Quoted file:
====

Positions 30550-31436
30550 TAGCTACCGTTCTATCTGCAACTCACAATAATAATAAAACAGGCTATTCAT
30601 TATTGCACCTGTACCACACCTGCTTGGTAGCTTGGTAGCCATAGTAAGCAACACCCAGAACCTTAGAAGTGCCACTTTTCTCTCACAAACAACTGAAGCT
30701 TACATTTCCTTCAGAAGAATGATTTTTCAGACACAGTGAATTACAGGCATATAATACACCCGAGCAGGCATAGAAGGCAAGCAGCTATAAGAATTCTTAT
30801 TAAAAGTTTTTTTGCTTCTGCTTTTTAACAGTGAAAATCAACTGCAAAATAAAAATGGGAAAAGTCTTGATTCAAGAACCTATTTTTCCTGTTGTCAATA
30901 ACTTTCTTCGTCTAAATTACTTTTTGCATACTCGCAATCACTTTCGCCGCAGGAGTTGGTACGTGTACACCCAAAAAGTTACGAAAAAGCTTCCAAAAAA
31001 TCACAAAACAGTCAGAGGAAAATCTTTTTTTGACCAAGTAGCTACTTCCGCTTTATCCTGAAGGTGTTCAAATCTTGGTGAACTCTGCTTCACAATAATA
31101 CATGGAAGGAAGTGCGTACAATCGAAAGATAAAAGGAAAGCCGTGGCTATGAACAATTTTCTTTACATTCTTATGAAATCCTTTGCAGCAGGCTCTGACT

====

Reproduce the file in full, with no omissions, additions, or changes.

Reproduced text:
Positions 30550-31436
30550 TAGCTACCGTTCTATCTGCAACTCACAATAATAATAAAACAGGCTATTCAT
30601 TATTGCACCTGTACCACACCTGCTTGGTAGCTTGGTAGCCATAGTAAGCAACACCCAGAACCTTAGAAGTGCCACTTTTCTCTCACAAACAACTGAAGCT
30701 TACATTTCCTTCAGAAGAATGATTTTTCAGACACAGTGAATTACAGGCATATAATACACCCGAGCAGGCATAGAAGGCAAGCAGCTATAAGAATTCTTAT
30801 TAAAAGTTTTTTTGCTTCTGCTTTTTAACAGTGAAAATCAACTGCAAAATAAAAATGGGAAAAGTCTTGATTCAAGAACCTATTTTTCCTGTTGTCAATA
30901 ACTTTCTTCGTCTAAATTACTTTTTGCATACTCGCAATCACTTTCGCCGCAGGAGTTGGTACGTGTACACCCAAAAAGTTACGAAAAAGCTTCCAAAAAA
31001 TCACAAAACAGTCAGAGGAAAATCTTTTTTTGACCAAGTAGCTACTTCCGCTTTATCCTGAAGGTGTTCAAATCTTGGTGAACTCTGCTTCACAATAATA
31101 CATGGAAGGAAGTGCGTACAATCGAAAGATAAAAGGAAAGCCGTGGCTATGAACAATTTTCTTTACATTCTTATGAAATCCTTTGCAGCAGGCTCTGACT